SAIS Five-Semester Option
Students who have been admitted to the School of Advanced International Studies in Washington, D.C. as well as the Hopkins–Nanjing Center are eligible to participate in a five-semester option which would ultimately award them both a Certificate in Chinese and American Studies from the Hopkins–Nanjing Center and a Master of Arts degree from SAIS. After the successful completion of two semesters in Nanjing and three additional semesters at SAIS in Washington, they will receive both credentials. The order of the coursework is flexible, but the year at the Hopkins–Nanjing Center must be completed during any contiguous academic year. For instance, a student may:
- Attend the Hopkins–Nanjing Center before or while applying to SAIS, where they will spend three additional semesters
- Spend a year at the Center after completing two semesters in SAIS, then return to SAIS for one semester
- Begin the Hopkins–Nanjing Center certificate program in the fall after completing three semesters at SAIS in Washington
Students pursuing this option are required to meet the admissions requirements of both the HNC Certificate program and the SAIS M.A. degree. Separate applications are required for each program. Acceptance to either the Hopkins–Nanjing Center or to SAIS does not constitute acceptance to the other institution.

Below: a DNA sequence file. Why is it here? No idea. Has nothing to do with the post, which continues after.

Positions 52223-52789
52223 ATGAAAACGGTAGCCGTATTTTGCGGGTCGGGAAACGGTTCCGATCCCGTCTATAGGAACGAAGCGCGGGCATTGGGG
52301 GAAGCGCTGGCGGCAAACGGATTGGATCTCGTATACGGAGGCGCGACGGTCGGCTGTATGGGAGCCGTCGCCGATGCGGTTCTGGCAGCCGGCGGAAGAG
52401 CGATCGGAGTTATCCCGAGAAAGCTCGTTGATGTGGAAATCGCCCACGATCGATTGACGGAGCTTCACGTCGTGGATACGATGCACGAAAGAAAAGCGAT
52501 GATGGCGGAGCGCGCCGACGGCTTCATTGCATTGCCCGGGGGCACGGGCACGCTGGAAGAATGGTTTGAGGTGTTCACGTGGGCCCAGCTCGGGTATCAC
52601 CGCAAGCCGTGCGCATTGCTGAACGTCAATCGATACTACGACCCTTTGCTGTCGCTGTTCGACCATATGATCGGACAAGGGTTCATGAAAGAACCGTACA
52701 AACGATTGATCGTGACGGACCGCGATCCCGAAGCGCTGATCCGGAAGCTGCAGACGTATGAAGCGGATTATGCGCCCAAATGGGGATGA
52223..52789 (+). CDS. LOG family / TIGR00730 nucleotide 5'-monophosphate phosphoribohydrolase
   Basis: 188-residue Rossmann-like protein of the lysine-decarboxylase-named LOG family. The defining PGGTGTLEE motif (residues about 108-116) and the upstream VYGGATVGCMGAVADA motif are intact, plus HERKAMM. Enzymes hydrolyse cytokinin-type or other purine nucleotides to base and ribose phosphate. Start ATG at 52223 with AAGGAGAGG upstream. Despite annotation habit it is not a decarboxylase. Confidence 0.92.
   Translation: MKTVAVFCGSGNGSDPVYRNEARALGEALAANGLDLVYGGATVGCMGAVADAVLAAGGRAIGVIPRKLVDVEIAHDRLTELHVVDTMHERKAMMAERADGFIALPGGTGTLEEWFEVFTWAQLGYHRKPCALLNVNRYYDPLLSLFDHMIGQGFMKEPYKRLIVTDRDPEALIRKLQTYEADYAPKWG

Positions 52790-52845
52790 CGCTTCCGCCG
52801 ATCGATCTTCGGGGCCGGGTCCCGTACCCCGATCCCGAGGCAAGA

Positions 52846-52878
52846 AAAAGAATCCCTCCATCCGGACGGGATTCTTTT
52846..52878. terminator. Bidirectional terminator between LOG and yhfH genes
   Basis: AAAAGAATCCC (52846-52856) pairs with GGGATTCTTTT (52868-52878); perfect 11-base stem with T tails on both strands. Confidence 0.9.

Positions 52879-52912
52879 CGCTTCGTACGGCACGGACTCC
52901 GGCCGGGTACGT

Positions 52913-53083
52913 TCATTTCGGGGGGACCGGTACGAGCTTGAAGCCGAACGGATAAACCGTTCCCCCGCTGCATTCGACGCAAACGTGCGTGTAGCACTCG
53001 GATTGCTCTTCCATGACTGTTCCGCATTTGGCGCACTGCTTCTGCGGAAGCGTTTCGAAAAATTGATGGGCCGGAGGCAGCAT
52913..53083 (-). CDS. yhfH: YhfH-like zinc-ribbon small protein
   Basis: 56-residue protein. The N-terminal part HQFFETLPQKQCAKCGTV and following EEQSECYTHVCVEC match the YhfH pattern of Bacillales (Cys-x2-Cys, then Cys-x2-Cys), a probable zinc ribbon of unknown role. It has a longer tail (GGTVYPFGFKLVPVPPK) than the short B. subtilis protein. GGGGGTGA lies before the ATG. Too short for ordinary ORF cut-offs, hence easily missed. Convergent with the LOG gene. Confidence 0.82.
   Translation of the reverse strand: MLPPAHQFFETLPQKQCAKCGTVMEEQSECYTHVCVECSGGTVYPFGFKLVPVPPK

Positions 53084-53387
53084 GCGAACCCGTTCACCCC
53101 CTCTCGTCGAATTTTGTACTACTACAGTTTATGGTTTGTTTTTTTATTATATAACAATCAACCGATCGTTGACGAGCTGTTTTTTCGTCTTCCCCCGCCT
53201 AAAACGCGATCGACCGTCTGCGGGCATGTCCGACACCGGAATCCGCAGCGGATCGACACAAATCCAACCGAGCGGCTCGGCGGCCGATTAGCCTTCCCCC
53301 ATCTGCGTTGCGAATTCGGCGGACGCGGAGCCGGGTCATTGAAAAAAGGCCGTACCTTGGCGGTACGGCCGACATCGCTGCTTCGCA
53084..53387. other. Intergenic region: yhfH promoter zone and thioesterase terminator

HNC Five-Semester Option
Alumni who have already completed the one year certificate program are eligible to return to the Center and graduate with a Master of Arts from both Johns Hopkins and Nanjing University in three additional semesters. Admission to the class is not guaranteed and alumni applicants will follow the same procedures as first time applicants.
- Rienzi, Greg. "An Unlikely Success Story in China", Johns Hopkins Gazette, June 11, 2007. Vol 36, No. 37.
- Auger, Vincent A.; L. Marvin Overby (1997–1998). "Teaching and Learning in Nanjing: Community, Communities, and Politics in an Overseas Program". Polish Political Science. Polish Political Science Association. XXVII-XXVIII: 65–83. ISSN 0208-7375.
- "Media Advisory-Hopkins-Nanjing Center Fall Semester Shifted to U.S. Location". Johns Hopkins University School of Advanced International Studies. May 19, 2003. Archived from the original on June 2, 2010. Retrieved 2009-06-29.
- Hopkins Hopkins Nanjing Center | The Center and China
- "Centerpiece Spring 2008" (PDF). Johns Hopkins University-Nanjing University Center for Chinese and American Studies. Retrieved 2009-06-29.
- Wheeler, Norton. Role of American NGOs in China's Modernization: Invited Influence (Routledge, 2014) online review, covers the history of the Nanjing Center